Monday, 7 November 2011

The Blanketeers, Leek and the language of dissent.

One Tuesday in March 1817 the horrified people of Leek awoke to find 400 demonstrators had arrived in the town overnight. The group of decent working men had left Manchester to present a petition to Prince Regent protesting against the poverty and unemployment effecting cotton workers. England after the Napoleonic War was in the grip of a severe economic recession. Many radicals thought the Tory Government of aristocrats indifferent to the plight of the common man. As they slept rough, the marchers carried rolled up blankets on their shoulders to keep them warm at night. They were dubbed "The Blanketeers. The protestors marched peacefully passing through Stockport and Macclesfield before arriving in Leek.

The response of authority was a panicky one. They called out the local Yeomanry under the command of Lieutenant Copeland fearful of the possibility of violence. The vicar of Leek and magistrate Edward Powys ordered the detention of the Blanketeers and many were arrested. Local newspapers reported on the marchers describing them as " subservient to the all too evident design of disorganising society and destroying the constitution. They were dismissed as " gaping gulls who surround the altar of sedition made dupes by artful and wilful men".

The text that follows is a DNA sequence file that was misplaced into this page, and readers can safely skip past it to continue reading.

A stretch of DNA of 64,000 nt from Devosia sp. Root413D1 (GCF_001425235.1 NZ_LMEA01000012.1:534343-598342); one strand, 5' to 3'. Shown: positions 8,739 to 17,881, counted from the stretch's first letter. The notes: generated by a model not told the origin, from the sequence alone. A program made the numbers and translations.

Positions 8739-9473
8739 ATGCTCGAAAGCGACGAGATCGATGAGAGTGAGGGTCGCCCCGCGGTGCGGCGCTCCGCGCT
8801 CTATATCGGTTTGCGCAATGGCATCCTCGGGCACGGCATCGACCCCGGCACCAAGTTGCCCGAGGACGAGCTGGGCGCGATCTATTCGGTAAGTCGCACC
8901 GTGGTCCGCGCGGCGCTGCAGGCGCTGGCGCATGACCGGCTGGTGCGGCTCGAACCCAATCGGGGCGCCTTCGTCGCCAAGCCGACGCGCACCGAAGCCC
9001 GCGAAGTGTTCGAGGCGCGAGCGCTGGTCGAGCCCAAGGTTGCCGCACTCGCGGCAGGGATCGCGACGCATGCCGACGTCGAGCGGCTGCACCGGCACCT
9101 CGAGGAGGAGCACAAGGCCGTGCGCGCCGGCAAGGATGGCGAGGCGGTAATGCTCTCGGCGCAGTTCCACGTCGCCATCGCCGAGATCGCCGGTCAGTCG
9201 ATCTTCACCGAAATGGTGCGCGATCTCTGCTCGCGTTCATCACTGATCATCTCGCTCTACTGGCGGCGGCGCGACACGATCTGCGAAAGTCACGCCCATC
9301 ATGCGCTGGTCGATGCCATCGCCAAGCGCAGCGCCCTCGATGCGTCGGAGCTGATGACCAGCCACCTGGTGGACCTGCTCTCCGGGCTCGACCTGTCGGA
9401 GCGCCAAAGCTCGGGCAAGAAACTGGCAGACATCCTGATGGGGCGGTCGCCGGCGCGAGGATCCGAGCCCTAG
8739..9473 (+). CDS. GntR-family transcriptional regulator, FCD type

What struck me about the accounts was the condescending language used about the Blanketeers is now used about the anti capitalist protestors at St Paul’s. Melanie Phillips wrote "The idea that this supremely self-indulgent exercise is a spontaneous protest by ordinary people is wide of the mark. The similarity of these worldwide tent cities suggests that a high degree of co-ordination is involved".

That comment tells me that the St Paul protestors are regarded as the Blanketeers were as "gaping gulls made dupes by the artful", unable to make their own analysis or come up with solutions. Something should not be forgotten that the Blanketeers were the beginning of a long campaign that ultimately achieved much of what they wanted. The right to vote, a welfare state, work reform and the ability to hold governments to account were all gained. We should recall this when today’s St Paul protestors are mocked.